I particularly enjoyed reading about Lucy’s time at university, because this is the time where she gets to know some of the most important people in her life: her best friend Gemma, her future husband Simon, her big love Hugh. As the novel progressed, I have to say I didn’t really feel the chemistry between Hugh and Lucy, which is a shame because I think it would have made the novel even stronger if this chemistry had been there. I also sometimes felt like I didn’t know enough about Lucy, which made it difficult for me to really connect with her as a character. Overall, though, ‘The Things I’d Miss’ is a touching, well-paced and thoughtful novel which I could hardly put down. I really enjoyed Andrew Clover’s writing style and look forward to his future work!
Thanks to the publisher for providing me with a review copy in exchange for an honest review.
Guest Post by Andrew Clover
What if there were just one thing you could do?
The trick to writing the best book you can is to ask yourself questions: What do you love? What if there were one thing in your life you could change - what would it be?
I know the answer to that one...
When I was at school, I had a friend called Derk. I met him in Chemistry over a hot Bunsen Burner. He was tall, and he had twinkling eyes, and the gift of being able to tease, without a hint of mockery. We quickly struck up a firm friendship. I visited his home. I often slept in his room, and enjoyed knowing his habits. He slept with a foot dangling from the duvet, as if he were always ready to leap into action. He loved action. One summer we windsurfed all around The Isle of Wight, with our friend Callum... And then, twelve years on, I bumped into Callum in town one day. “How’s Derk?” I asked. “You know he had ME,” began Callum, “well he took his own life.”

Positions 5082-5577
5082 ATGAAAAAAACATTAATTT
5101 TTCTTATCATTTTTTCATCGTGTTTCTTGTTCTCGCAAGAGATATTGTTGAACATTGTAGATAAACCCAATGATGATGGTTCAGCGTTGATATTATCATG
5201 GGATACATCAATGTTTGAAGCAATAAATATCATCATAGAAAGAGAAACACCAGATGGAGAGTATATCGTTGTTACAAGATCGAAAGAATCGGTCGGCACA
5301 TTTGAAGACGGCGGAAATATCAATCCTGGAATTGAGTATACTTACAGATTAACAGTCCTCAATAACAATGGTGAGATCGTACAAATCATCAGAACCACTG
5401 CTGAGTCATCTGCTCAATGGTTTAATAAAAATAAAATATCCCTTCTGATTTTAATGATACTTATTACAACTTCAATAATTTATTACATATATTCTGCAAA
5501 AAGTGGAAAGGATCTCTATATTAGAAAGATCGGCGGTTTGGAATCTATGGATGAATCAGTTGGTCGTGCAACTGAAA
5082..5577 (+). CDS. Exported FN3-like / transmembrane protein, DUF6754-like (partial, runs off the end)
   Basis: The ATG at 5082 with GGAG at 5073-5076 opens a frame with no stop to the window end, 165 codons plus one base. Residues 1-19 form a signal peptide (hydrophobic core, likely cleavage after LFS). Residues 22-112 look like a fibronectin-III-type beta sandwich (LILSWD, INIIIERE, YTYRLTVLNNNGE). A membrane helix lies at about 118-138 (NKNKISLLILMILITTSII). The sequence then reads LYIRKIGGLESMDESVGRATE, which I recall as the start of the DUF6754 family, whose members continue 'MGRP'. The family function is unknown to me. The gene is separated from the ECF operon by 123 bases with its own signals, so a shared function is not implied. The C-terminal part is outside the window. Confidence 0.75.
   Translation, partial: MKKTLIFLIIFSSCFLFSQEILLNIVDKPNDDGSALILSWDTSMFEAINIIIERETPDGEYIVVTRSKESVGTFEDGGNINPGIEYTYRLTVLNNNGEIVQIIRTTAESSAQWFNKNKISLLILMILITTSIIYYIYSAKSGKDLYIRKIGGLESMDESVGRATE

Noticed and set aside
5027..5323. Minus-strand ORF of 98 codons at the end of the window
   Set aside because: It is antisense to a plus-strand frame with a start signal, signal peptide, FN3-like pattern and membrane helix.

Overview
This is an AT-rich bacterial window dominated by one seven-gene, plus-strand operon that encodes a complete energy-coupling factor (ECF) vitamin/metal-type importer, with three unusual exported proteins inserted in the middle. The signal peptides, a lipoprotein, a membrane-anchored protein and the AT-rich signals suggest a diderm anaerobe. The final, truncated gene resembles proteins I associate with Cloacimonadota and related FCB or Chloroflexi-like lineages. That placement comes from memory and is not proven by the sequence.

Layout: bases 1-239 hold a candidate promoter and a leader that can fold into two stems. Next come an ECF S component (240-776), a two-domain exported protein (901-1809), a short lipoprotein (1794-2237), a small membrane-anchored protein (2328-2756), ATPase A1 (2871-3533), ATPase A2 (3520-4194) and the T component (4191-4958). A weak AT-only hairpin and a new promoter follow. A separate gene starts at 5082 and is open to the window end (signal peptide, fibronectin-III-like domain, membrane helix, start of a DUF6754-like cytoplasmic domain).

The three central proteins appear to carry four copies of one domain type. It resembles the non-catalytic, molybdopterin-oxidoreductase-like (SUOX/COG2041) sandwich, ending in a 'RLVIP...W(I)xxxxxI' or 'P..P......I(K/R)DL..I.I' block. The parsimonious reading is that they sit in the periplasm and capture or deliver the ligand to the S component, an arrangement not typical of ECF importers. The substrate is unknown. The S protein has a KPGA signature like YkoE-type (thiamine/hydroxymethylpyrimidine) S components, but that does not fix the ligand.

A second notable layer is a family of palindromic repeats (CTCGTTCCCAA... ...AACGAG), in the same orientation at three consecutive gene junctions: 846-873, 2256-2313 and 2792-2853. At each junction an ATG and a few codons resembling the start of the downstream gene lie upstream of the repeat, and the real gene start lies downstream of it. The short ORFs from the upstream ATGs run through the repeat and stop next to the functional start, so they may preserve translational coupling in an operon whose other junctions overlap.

I was stunned.
I knew Derk had got ME. After school, he went on to college with me. I visited his room several times, but, after the first, he never seemed to be in. In retrospect, I realised he’d been inside all along. I should have knocked harder. What if I had? How might I have helped?
Starting a new book, those were certainly the questions I needed to explore. One day, I sat down and wrote... I discovered a narrator. She was 43, she was artistic, she had kids. One day, she left them at home, she drove off to the shop to buy rice, but she had a terrible car accident. Next thing she knew, she was a student again, and she was lying beside a handsome man – the one she’d always loved, the one she’d never kissed. She realised she was living her life again. What if she could do things differently?
I didn’t realise I was writing about Derk, at first. I just liked the story since the scenes that flowed out seemed ten times more vivid than anything else I’d written. You can see why... If my heroine died, these were the things she’d miss. So I got hooked on her story. Would she be able to save the handsome man, by giving him love? If so, would her past change? And would she ever get back to those kids?
They all seemed good questions, and I kept writing till I found out. I wrote a first draft, without planning, or stopping to change a word. It seemed the best way to serve the truth of the tale. But did it work? I’d love you to order the book, and then to tell me. But more than that, I’d love you to ask yourself these questions: do you have a friend, right now, who might appreciate your call? Could you arrange to meet? And if you do, do you think you might, for a moment, light a Bunsen Burner in memory of my friend Derk?
I’m still cross I wasn’t a better friend, but perhaps you could be.